The purchasing audit is the ideal time to refine how user departments participate in the procurement process. Look for ways in which purchasing teams can become involved in the sourcing for various departments. Where teams do collaborate, make sure that there are standards for communication and established norms for decision-making.
Finally, be sure that collaborating departments have an easy way to share and find information. Look into getting a process management software like Pipefy, which makes it easy for members across teams to record and find data on contracts, suppliers, requests and more.
IT Procurement Best Practices
Smooth procurement processes are important across departments, but they are perhaps most important in IT. Companies depend on IT solutions to power everything from payroll to customer relationships. Needs evolve rapidly, and so does the technology that meets those needs.
Find Shadow IT Spending
Many companies have IT spending that doesn’t get counted because it’s buried in non-IT contracts. Departments and team members subscribe to services that don’t get counted in IT budgets.
Collaborative sourcing can help to solve this problem. If the procurement and IT departments know what users within the company need, they can meet those needs using IT budgets. This will allow bookkeeping and budgeting teams to keep track of spending and not pay for the same thing twice.
Focus on the Intended Outcome
Redundant spending can also occur when teams buy prematurely. They know that technology can help them to build efficiency, so they spend money on a service that may not solve their biggest problems.
To avoid this mistake, start with an awareness of what problem you’re trying to solve. Turn to the department that’s asking for a solution. Ask them to appoint someone to do three things:
At this point, IT should get involved to analyze potential solutions. Do the solution’s capabilities match the identified problem? Are there “extra” services involved that you don’t need to pay for? The collaboration process should continue until teams have found a “just right” fit.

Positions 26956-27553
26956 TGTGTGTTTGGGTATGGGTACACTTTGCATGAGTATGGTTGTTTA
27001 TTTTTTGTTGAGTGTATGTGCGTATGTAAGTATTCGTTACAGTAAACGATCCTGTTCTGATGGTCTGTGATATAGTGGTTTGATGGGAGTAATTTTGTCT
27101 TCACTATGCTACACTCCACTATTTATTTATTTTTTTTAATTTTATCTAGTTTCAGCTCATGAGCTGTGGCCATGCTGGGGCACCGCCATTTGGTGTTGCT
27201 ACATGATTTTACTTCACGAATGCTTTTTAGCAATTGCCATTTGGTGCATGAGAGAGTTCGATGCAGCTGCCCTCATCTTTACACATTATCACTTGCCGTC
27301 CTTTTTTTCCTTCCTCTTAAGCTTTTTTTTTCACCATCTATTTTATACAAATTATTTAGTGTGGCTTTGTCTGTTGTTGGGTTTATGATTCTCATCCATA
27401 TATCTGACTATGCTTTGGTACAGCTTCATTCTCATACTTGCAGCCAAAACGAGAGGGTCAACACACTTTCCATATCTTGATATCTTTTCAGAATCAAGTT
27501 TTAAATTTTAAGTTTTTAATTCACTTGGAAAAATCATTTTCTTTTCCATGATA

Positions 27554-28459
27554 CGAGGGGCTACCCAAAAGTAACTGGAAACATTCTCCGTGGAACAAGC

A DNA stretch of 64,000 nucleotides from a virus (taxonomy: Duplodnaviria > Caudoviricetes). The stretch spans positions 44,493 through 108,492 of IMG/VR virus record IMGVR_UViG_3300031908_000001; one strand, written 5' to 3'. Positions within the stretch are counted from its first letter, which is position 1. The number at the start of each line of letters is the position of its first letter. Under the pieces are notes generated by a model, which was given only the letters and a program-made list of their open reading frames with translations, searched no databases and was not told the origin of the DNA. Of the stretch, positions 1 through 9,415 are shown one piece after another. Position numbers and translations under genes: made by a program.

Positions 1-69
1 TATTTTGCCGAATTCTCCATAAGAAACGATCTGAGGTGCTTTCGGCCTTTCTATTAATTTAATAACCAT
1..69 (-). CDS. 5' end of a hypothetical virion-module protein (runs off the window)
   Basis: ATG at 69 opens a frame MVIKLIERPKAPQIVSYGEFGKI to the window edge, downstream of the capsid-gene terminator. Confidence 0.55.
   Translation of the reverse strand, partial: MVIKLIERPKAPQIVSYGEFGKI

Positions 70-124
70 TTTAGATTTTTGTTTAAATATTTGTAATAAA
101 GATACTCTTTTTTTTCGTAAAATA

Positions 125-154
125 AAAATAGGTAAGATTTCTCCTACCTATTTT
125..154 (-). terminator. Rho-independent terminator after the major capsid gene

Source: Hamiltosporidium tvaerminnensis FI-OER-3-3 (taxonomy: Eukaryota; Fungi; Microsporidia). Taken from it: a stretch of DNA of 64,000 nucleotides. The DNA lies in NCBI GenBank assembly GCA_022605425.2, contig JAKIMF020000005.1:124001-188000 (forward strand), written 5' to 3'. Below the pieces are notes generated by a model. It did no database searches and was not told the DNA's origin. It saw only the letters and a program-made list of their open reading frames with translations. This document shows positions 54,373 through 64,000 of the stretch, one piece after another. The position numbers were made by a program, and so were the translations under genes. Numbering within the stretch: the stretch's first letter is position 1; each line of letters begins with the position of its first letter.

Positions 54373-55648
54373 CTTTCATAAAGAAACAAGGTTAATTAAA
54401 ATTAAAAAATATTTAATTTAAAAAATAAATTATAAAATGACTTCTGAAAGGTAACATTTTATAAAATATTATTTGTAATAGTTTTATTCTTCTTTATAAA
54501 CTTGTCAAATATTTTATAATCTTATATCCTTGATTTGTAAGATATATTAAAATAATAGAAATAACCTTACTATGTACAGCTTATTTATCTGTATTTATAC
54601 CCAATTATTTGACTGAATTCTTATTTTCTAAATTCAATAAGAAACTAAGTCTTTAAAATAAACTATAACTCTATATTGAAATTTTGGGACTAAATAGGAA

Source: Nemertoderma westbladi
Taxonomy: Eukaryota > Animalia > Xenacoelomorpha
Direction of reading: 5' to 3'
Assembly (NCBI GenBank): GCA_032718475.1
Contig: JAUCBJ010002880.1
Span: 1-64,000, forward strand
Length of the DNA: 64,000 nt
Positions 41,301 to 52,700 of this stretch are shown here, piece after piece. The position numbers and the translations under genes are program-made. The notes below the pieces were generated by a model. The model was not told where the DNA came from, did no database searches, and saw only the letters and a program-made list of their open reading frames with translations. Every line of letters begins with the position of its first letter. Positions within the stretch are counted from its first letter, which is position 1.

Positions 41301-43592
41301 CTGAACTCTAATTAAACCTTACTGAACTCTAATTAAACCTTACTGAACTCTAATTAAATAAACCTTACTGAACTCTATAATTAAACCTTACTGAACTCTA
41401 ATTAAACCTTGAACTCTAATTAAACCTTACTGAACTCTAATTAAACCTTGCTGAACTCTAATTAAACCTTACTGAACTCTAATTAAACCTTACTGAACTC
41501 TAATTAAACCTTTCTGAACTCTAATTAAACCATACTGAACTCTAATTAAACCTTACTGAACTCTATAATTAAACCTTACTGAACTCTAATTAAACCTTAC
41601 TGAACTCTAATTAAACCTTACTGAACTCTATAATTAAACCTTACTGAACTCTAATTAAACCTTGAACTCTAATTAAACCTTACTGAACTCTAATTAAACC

Again, make sure all collaborators are working on a unified platform like Pipefy where they can be sure all information is up-to-date.
Conduct Price Benchmark Analyses
IT evolves so fast that it’s hard to know if you’re paying a fair price for the services you use. In fact, unless you’re conducting price benchmark analyses for every purchase and contract renewal, there’s a 95% chance that you’re paying too much.
Part of the problem is the complexity of contracts, but another part is a lack of knowledge as to what’s out there and how much it should cost. Every time you decide on a vendor, whether or not you’ve worked with them before, do some research. Find out:
You may need to bring in external help, and that’s okay. Just make sure they have all the relevant information about your business needs and budget.
A Final Word
An efficient procurement department means a well-balanced budget, and these procurement best practices will help to get you there. Work with all involved stakeholders, keep comprehensive records and don't buy more than you need.